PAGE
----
Fisheries and Livestock Minister Narayon Chandra Chanda has said that the government will not allow the import of fish in an effort to protect local fisheries.
"We need to discourage the import of fish and milk power to encourage local production of adequate fish, meat and milk at international standards, to fulfil our needs," the minister said while speaking at a citizen's dialogue at CIRDAP auditorium in Dhaka on Sunday.
Although Bangladesh produces the fourth most fresh water fish and black Bengal goats in the world, the contribution of meat and fish to the national GDP is very low, he said.
He added that if people had confidence in locally produced fish, meat, milk and eggs, then imports would not be necessary.
The Fisheries and Livestock minister also said it was essential to modernize the livestock sector and enhance the fishing capabilities of Bangladesh by procuring the equipment and ships necessary.
Although fish can be caught from up to 650km away from the coast in the Bay of Bengal, trawlers do not travel more than 60-100km due to a lack of facilities, he added.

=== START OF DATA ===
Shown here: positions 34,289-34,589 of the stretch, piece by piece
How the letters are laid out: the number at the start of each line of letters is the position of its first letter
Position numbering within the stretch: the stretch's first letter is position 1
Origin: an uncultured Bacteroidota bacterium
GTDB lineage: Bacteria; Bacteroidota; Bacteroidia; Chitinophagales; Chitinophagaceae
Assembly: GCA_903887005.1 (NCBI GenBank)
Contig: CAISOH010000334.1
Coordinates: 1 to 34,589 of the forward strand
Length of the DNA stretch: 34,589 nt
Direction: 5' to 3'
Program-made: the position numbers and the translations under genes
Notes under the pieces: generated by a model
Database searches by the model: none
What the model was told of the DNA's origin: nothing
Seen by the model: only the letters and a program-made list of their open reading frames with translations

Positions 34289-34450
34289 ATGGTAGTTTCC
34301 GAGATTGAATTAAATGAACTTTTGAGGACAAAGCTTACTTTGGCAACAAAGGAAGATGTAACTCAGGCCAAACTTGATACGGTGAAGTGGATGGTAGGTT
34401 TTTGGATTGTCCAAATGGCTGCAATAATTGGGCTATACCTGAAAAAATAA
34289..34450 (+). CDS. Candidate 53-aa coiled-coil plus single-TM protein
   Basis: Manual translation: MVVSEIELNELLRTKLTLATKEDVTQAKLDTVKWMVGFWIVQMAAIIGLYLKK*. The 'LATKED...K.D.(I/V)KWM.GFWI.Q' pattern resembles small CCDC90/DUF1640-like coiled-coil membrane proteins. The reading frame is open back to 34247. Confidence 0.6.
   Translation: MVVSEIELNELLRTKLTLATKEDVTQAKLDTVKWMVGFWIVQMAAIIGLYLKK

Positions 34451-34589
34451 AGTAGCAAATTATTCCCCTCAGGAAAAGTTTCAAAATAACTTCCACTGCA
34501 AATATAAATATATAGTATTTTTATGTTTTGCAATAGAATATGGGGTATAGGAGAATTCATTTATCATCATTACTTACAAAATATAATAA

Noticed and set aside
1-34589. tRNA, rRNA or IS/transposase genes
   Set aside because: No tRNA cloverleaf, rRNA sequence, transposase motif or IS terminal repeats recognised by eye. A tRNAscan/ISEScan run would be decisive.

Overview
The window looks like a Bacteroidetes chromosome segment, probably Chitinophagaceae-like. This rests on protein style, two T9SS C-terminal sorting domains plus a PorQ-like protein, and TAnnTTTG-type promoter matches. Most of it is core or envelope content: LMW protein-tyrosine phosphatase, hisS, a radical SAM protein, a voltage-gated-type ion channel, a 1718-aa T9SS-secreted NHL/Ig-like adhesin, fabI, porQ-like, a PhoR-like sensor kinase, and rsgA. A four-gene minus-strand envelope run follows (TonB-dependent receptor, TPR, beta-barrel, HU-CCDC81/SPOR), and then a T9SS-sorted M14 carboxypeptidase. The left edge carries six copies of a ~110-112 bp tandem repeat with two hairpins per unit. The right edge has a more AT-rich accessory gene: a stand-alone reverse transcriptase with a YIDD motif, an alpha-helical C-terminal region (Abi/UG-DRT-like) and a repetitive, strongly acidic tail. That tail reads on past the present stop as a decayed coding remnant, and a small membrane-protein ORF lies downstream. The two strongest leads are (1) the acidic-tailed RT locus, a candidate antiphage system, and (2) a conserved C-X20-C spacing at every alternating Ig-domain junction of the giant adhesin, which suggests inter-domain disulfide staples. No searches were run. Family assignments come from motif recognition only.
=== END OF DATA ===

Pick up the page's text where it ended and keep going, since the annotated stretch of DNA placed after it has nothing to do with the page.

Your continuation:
In 2016, Bangladesh caught only 95,000 tons of fish from the Bay of Bengal, as compared to 8 million tons by India, Myanmar, Sri Lanka and Thailand. Bangladeshi trawlers accounted for 11 percent of the total catch last year.
"We have vast untapped resources in the sea," said M Khurshed Alam, secretary of the Maritime Affairs Unit of the Foreign Affairs Ministry.
Some 69,000 artisanal mechanised and non-mechanised boats, and about 200 industrial steel body trawlers, are engaged in fishing up to 60 kilometres from the coastline, he said, adding that technology such as long lines and incentives for larger ocean going trawlers could greatly increase fish production.
"It will be good if we can catch at least 5 million tons of fish from the sea," the Maritime Affairs secretary said.
Bangladesh has taken initiatives to tap into the blue economy after it was granted the right to fish and explore resources within 118,813 sq-km of the sea, and trawl up to 200 nautical miles into the Bay of Bengal, based on a verdict from an international tribunal in 2014.